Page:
R.E.M.: Collapse Into Now (Warners)

 |   |  1 min read

R.E.M.: Oh My Heart
R.E.M.: Collapse Into Now (Warners)

Thirty years into a career and with this, their 15th studio album, it seems a bit rich for REM bassist Mike Mills to say this one is somehow different with really beautiful slow songs, some nice mid-tempo ones and three or four rockers.

That pretty much describes every REM album in the past two decades, and for this one -- despite them talking it up, and Michael Stipe's lyrics even more wilfuly abstruse -- they hardly mess with the template.

There are some songs here which are hard to get attached to (Every Day is Yours to Win) and others which you'll swear you must have heard on one of their albums before (Uberlin). So this is very familiar territory, but as always not without its winners.

The stripped-back, dramatically tense ballads Oh My Heart and Walk It Back you will either hear as emotionally naked songs by Stipe or slightly straining for that effect (I'd argue for the former), and they let loose garageband rock'n'roll (with Lenny Kaye on guitar and Peaches on vocals) on the challengingly titled Alligator-Aviator-Autopilot-Antimatter (which you don't want to type too often) and That Someone Is You which namechecks New Order, Young Marble Giants, Sharon Stone in Casino, Al Pacino and Gran Torino.

The closer Blue (with Patti Smith) is a song-noir where Stipe speaks rapid-fire images over a drone and Smith's dreamlike vocals. It's the least REM-like track here and one of those you return to, and not just because Smith's solo part is so beguiling or the fact it loops you back to the opening track Discoverer.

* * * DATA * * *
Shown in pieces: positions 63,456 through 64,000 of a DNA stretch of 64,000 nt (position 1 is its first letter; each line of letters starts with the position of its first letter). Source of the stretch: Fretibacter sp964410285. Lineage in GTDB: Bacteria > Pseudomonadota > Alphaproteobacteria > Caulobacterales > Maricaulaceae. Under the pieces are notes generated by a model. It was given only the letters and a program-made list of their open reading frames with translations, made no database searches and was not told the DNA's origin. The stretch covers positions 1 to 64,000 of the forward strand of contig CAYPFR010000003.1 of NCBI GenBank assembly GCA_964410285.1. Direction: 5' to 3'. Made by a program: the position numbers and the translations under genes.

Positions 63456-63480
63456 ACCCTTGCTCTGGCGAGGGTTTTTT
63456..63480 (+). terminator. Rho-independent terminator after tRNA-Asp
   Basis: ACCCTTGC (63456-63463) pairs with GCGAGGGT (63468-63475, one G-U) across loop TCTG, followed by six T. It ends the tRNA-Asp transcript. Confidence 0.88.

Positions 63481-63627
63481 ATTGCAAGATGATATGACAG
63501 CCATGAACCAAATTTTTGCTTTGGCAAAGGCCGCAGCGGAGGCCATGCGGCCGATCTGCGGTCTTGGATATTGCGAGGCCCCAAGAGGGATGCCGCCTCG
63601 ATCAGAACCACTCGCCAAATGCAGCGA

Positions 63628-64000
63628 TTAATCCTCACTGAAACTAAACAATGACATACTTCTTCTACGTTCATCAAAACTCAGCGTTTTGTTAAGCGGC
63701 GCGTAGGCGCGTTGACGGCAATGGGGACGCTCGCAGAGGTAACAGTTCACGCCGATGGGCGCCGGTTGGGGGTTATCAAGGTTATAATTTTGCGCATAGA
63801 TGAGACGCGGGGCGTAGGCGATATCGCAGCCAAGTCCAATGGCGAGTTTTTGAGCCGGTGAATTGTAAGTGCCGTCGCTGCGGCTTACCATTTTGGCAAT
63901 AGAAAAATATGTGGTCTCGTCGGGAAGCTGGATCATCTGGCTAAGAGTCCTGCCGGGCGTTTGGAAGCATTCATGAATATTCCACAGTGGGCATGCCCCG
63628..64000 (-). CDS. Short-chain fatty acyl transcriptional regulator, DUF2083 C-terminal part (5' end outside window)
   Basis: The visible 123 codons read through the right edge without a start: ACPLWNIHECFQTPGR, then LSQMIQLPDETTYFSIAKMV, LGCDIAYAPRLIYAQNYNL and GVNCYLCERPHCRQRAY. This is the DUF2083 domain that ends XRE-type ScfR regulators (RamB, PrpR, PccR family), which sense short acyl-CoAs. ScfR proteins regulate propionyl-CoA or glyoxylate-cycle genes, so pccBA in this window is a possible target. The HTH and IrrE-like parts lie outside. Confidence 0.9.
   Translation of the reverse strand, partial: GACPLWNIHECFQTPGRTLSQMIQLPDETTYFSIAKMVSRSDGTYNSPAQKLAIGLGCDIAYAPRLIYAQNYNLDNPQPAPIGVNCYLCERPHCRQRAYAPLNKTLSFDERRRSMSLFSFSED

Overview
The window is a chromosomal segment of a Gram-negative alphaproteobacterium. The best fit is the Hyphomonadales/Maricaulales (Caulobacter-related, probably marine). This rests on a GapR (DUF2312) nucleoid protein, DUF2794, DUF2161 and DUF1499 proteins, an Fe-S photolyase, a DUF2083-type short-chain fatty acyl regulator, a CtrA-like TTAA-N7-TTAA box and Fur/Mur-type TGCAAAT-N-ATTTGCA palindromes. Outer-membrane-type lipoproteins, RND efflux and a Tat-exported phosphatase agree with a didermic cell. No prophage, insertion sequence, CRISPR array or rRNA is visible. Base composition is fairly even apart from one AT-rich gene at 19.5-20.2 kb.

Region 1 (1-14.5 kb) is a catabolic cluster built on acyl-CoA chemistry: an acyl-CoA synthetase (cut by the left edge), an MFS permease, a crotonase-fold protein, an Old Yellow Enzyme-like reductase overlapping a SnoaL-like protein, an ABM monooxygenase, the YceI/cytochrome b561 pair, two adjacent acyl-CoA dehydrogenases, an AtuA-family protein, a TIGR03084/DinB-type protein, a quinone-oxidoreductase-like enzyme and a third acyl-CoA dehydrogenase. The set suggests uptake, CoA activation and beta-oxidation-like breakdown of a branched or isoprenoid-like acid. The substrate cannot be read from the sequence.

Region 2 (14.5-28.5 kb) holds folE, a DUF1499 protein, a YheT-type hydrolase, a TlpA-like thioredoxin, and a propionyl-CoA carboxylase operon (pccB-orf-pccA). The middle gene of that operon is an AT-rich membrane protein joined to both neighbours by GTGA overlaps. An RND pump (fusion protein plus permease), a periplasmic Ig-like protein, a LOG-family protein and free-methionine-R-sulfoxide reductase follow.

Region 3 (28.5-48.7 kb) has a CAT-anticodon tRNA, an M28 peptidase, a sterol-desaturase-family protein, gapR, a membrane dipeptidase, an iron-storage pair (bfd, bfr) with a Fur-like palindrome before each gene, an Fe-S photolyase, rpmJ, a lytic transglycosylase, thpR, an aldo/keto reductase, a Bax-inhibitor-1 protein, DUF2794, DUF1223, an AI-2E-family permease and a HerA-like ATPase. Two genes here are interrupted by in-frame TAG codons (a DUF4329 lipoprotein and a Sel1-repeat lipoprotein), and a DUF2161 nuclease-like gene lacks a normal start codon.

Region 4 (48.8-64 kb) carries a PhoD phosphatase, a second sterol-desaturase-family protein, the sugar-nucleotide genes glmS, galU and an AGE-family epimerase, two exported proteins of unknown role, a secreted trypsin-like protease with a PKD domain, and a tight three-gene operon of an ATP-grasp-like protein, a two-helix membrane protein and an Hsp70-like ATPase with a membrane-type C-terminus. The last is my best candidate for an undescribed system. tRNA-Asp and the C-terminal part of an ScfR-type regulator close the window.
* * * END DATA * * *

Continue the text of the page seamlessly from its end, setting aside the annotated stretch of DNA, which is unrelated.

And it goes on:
But overall, 30 years on it sounds like business as usual in the REM camp and while this has its highpoints -- about half the 12 tracks -- it rarely breaks step into new territory so inevitably invites comparison to their earlier and often better albums.

Like the sound of this? Then check out this guy.

Share It

Your Comments

The Riverboat Captain - Mar 14, 2011

The first R.E.M. album I've shelled out hard-earned cash for since Monster in 1994. Seven and a half, maybe eight, out of ten.

post a comment

More from this section   Music articles index

Black Keys: “Let's Rock” (Easy Eye)

Black Keys: “Let's Rock” (Easy Eye)

The first time I saw the Black Keys was at a Kings Arms gig when they were just starting out and were being acclaimed by the bFM crowd as some kind of alt.blues band. They were pretty dire and... > Read more

Joan Baez: Whistle Down the Wind (Proper/Southbound)

Joan Baez: Whistle Down the Wind (Proper/Southbound)

Sometimes you just have to come clean and admit you were wrong: As I did in '94 when I wrote about Across the Great Divide, a box set of The Band, a group whose music I had found terminally dull... > Read more

Elsewhere at Elsewhere

WE NEED TO TALK ABOUT . . . WENDY O. WILLIAMS: Baby you can trash my car

WE NEED TO TALK ABOUT . . . WENDY O. WILLIAMS: Baby you can trash my car

The spirit and essence of rock'n'roll is impossible to define. For some it was encapsulated by Little Richards' visceral scream and shout of “Awoobopaloobop Alopbamboom”.... > Read more

JACK DeJOHNETTE (2013) From the Sixties into his 70s

JACK DeJOHNETTE (2013) From the Sixties into his 70s

If you got togther any group of contemporary jazz drummers -- "a violence of drummers" perhaps? -- it would be the rare figure in their midst who didn't name Jack DeJohnette among their... > Read more